In 1855, Brig. Gen. William H. Emory undertook to survey the New Mexico border from that point, constructing a dozen markers between El Paso and the Colorado River. Before he even started, Congress rather heedlessly established the border between New Mexico and Texas. In the flawed Boundary Compromise of 1850, Texas backed down from claims to owning New Mexico right up to the eastern bank of the Rio Grande in return for the United States forgiving its war debt. New Mexicans did not seem to have a choice in the matter, being widely perceived by Americans as the booby prize of Mexican cession. A later general would comment, “Except for its political geographical position, the Territory of New Mexico is not worth a quarter of the blood and treasure expended in its conquest.” And so with two straight flourishes, the border was established, again with El Paso as the starting point, from the 32nd parallel to the 100th meridian, then north. 

The Gadsden Purchase made the establishment of Fort Bliss and the Southern Pacific Railroad possible, driving settlement on the American side of El Paso, now a town lying across the Texas and Mexico border. The Texas town of El Paso incorporated in 1773, swallowing up Magoffinsville, Fronteras, and eventually all the historic communities. In 1888, the Mexican town of El Paso del Norte changed its name to Ciudad Juarez, obscuring its New Mexican past in favor of a new, Mexican, identity.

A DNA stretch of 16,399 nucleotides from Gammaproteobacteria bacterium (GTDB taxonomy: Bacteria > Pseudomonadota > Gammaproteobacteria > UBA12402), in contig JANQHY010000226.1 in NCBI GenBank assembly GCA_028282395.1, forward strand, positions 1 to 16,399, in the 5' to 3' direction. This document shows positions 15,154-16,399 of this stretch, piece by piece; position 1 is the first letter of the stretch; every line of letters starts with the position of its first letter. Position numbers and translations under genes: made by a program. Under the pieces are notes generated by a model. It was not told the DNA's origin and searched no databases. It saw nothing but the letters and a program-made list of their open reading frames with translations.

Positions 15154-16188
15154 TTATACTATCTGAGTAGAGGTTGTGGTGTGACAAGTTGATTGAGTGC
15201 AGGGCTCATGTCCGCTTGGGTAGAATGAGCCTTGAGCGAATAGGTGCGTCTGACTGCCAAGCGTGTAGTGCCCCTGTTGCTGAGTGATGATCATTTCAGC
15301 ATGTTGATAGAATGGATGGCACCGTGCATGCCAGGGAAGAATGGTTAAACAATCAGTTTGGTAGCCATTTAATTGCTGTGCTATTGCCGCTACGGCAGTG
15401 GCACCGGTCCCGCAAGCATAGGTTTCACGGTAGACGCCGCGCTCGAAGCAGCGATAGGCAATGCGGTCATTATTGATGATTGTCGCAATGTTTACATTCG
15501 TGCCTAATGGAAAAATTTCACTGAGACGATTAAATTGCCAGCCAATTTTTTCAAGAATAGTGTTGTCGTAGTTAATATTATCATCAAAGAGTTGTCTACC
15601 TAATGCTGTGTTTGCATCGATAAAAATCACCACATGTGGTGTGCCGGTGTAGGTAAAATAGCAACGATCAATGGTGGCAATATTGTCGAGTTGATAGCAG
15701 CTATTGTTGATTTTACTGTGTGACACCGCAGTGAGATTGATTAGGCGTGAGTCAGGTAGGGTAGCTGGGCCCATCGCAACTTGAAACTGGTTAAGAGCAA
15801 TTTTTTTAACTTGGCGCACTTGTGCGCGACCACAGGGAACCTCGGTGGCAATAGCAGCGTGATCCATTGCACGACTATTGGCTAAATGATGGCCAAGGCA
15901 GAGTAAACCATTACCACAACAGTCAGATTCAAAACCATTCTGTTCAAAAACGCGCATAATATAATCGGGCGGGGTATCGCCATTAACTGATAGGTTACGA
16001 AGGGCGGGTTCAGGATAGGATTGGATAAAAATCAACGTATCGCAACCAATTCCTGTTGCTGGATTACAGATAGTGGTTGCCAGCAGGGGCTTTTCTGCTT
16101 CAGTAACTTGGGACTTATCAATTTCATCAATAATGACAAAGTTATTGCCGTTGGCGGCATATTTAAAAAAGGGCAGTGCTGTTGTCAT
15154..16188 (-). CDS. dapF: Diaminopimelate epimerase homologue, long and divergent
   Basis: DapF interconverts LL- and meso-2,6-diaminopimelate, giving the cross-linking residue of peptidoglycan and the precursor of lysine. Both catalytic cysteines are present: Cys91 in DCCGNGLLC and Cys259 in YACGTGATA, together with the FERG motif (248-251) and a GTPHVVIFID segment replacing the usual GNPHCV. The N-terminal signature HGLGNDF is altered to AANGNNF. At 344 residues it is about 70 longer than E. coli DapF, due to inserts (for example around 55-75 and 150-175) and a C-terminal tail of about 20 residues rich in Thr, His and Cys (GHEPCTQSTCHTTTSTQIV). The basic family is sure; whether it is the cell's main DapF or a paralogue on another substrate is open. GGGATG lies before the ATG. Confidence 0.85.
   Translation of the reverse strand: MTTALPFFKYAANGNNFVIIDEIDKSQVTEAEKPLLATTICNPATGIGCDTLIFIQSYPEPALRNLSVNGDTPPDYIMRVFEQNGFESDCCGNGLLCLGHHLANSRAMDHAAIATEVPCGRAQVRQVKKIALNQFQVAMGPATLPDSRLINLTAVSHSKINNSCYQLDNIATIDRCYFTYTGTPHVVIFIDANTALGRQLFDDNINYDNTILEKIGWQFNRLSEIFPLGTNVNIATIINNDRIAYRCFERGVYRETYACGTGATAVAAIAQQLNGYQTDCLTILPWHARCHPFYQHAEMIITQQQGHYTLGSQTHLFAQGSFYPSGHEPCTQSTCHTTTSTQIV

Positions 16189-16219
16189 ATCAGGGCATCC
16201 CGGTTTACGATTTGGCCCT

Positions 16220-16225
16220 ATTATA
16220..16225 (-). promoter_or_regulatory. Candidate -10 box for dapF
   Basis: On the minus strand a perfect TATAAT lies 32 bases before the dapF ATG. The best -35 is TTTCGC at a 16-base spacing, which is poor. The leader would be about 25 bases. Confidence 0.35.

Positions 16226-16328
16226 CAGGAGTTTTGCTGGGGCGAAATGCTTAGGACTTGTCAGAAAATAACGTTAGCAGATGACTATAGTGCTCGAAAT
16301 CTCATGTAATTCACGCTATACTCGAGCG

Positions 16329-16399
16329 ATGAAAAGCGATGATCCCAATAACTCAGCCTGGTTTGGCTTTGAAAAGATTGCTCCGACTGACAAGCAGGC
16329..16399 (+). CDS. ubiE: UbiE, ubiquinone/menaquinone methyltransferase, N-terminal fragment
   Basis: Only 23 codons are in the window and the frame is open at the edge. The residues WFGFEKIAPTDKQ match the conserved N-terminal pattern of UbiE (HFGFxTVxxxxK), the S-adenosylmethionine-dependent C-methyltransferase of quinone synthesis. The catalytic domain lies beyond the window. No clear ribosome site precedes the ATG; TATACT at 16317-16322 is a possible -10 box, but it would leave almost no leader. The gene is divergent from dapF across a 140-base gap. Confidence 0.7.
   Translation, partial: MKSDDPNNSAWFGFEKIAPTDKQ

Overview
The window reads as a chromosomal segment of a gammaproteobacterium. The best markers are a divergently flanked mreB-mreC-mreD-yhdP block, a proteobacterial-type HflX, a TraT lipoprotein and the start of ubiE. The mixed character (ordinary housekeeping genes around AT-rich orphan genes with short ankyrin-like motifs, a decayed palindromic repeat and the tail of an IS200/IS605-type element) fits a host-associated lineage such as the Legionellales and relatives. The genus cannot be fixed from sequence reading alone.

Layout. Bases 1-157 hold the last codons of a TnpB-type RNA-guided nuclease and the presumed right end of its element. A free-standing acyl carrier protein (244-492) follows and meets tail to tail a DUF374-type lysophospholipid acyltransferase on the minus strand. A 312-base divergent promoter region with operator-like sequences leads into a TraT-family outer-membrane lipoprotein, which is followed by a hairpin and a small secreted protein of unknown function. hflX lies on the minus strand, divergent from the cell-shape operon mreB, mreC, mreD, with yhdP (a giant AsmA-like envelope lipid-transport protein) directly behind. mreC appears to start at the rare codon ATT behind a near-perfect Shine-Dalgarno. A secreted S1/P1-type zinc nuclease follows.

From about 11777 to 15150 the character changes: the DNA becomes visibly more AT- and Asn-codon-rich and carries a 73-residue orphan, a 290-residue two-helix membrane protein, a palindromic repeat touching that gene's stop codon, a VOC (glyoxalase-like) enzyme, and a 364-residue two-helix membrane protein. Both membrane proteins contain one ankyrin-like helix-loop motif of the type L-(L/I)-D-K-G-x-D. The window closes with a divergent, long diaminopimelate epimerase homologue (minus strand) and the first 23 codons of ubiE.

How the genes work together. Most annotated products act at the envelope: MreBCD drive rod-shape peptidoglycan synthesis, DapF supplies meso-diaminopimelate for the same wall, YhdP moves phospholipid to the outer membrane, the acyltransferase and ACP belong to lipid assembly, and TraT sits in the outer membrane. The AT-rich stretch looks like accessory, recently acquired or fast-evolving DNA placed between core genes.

Mural of mountains during sunset. A heart floats above with a ribbon wrapped around it that reads: "El Paso / Juarez"
Public art at the Border Voices exhibit, November 2019. Photographed by Ellen Dornan.
Mural under an overpass. Depicts a woman standing and holding a Mexican flag and an American flag. Above her is a painting of the overpass and two vintage cars.
Underpass adjacent to the US-Mexico border. Photograph by Ellend Dornan.
Mural of two girls back to back. They have black hair. A jaguar head floats above them. They are wearing a blue green dress with a chain pattern containing flowers, cacti, and human faces. At the bottom are two cityscapes, Juarez on the left and El Paso on the right. The landscape is brown dirt.
AR Mural near International Border Crossing (as it appears). Photograph by Ellen Dornan.





Any views, findings, conclusions or recommendations expressed in this blog post/article does not necessarily represent those of the New Mexico Humanities Council or the National Endowment for the Humanities.




Ellen Dornan serves as the CIO and the Digital Humanities Program Officer. Ms. Dornan has worked with the Council since 2001, serving as webmaster, NHD judge and junior division coach, and a scholar on grant projects and the Centennial Online Atlas of Historic New Mexico Maps. She joined as full-time staff in January 2016.